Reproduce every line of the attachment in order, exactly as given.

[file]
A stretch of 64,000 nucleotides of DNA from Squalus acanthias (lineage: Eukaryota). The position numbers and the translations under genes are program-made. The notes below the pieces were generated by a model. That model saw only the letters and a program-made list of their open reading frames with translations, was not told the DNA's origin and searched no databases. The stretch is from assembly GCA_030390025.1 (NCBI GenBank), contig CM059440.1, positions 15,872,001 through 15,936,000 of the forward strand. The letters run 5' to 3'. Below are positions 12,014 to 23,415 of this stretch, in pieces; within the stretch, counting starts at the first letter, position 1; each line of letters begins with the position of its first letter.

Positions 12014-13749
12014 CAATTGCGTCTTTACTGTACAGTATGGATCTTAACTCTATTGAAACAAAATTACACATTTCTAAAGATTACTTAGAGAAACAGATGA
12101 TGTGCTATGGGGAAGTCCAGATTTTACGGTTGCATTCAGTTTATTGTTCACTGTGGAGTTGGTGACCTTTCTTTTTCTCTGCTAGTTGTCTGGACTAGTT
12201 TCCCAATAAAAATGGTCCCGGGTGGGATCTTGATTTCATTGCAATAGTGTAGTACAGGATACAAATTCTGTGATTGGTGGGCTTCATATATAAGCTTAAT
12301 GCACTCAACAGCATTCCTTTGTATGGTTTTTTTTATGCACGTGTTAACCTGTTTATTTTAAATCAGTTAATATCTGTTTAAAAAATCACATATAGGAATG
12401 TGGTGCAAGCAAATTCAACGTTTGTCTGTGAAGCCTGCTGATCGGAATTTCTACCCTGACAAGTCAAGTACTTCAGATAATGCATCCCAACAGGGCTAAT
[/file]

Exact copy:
A stretch of 64,000 nucleotides of DNA from Squalus acanthias (lineage: Eukaryota). The position numbers and the translations under genes are program-made. The notes below the pieces were generated by a model. That model saw only the letters and a program-made list of their open reading frames with translations, was not told the DNA's origin and searched no databases. The stretch is from assembly GCA_030390025.1 (NCBI GenBank), contig CM059440.1, positions 15,872,001 through 15,936,000 of the forward strand. The letters run 5' to 3'. Below are positions 12,014 to 23,415 of this stretch, in pieces; within the stretch, counting starts at the first letter, position 1; each line of letters begins with the position of its first letter.

Positions 12014-13749
12014 CAATTGCGTCTTTACTGTACAGTATGGATCTTAACTCTATTGAAACAAAATTACACATTTCTAAAGATTACTTAGAGAAACAGATGA
12101 TGTGCTATGGGGAAGTCCAGATTTTACGGTTGCATTCAGTTTATTGTTCACTGTGGAGTTGGTGACCTTTCTTTTTCTCTGCTAGTTGTCTGGACTAGTT
12201 TCCCAATAAAAATGGTCCCGGGTGGGATCTTGATTTCATTGCAATAGTGTAGTACAGGATACAAATTCTGTGATTGGTGGGCTTCATATATAAGCTTAAT
12301 GCACTCAACAGCATTCCTTTGTATGGTTTTTTTTATGCACGTGTTAACCTGTTTATTTTAAATCAGTTAATATCTGTTTAAAAAATCACATATAGGAATG
12401 TGGTGCAAGCAAATTCAACGTTTGTCTGTGAAGCCTGCTGATCGGAATTTCTACCCTGACAAGTCAAGTACTTCAGATAATGCATCCCAACAGGGCTAAT